Every year, U.S. advertisers spend $200 billion intending to get your attention and influence your decisions, and what’s more, a typical person sees 250 advertisements a day and more than 2 million advertisements before he or she is 25 years old (Baran 278).
Advertising has permeated our life, and its appearance always comes along with negative and positive comments. Advertising does sometime offend, and it often provokes criticism. According to Jib Fowles, author of Advertising and Popular Culture, advertising manipulates and instills false values into consumers; it agitates for the concepts of materialism and consumerism and utilizes emotion and irrationality to steer people to buy unnecessary things (qtd. Burton 241). However, thanks to advertising, which creates endless desire to human race, people automatically enhance their productivity to satisfy their constantly increasing desires, so that the society advances. Due to this “visible hand”, economy is fueled with powers; jobs are created; national productivity is increased; “free” mass media are available in capitalistic world (as ad revenues make up a large proportion of total income in mass media); and the standard of living improved (as people actually acquire more products). When one deny the significance of advertising, he or she can not ignore the benefits and goodness that it does bring to us.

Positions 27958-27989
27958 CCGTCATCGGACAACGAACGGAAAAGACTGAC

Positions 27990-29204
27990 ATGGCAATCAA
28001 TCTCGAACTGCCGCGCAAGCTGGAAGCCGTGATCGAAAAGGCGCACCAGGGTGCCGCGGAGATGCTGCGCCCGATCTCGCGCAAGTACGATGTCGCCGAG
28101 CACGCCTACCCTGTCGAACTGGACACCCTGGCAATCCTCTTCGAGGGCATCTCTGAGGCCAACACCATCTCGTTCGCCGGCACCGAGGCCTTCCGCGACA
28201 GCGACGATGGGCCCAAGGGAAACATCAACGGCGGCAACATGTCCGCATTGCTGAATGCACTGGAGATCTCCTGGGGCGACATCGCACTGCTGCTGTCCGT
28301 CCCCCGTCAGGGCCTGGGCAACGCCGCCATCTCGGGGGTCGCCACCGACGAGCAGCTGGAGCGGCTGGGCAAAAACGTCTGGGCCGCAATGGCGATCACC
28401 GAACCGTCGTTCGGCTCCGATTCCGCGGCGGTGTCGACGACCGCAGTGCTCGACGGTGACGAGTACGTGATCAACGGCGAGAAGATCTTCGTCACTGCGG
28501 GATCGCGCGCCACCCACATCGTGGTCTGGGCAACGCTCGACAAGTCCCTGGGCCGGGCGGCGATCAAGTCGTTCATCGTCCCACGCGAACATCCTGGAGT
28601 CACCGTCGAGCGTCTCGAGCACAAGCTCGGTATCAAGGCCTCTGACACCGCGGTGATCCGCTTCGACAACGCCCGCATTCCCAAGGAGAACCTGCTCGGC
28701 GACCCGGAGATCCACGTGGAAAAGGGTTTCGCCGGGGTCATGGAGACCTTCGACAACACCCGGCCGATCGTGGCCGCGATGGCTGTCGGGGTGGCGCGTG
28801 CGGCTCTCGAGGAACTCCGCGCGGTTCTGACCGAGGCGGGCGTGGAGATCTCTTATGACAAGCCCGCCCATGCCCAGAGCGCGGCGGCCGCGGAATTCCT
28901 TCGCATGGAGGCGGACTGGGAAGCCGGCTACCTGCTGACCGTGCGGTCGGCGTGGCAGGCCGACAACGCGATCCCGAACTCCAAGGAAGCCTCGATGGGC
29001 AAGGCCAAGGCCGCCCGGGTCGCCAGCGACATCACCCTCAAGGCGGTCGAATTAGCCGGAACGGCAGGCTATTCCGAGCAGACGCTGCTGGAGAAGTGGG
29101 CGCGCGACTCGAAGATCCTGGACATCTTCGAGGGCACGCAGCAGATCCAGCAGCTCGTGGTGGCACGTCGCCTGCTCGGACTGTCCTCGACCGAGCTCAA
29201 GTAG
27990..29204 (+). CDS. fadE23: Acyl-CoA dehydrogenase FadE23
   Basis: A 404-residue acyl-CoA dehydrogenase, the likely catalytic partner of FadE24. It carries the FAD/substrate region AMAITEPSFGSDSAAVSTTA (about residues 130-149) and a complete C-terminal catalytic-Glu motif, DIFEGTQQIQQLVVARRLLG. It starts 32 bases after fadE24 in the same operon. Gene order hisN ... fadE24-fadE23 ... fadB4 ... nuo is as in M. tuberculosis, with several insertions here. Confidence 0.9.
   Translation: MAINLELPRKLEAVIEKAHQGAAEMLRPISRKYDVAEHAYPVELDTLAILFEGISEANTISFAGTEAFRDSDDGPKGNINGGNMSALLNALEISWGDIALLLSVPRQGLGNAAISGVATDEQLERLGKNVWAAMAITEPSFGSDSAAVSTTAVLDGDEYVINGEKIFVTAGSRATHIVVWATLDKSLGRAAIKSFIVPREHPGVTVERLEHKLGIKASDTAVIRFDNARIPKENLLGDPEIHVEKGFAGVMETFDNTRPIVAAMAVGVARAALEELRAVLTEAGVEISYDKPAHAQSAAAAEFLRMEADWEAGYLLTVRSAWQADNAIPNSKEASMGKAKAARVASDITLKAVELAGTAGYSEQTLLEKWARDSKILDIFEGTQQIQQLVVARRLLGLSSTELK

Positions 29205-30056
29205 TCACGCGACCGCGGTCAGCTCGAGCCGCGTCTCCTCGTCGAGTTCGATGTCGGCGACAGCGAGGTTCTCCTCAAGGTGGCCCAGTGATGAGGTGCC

The goodness of advertising not only comes from those external factors mentioned above, but also exists in advertising itself. Creative ideas, impressive themes, visual shock pictures, or moving background music can enhance the goodness, or in the other word effectiveness, of an ad. Meanwhile, people could not disregard the fact that an appropriate medium also contributes enormously to the effectiveness and efficiency of an ad. A suited medium can high-efficiently make an ad squarely aim at some specific audience, like teenage boys, office ladies, and affluent businessmen, and a well matched...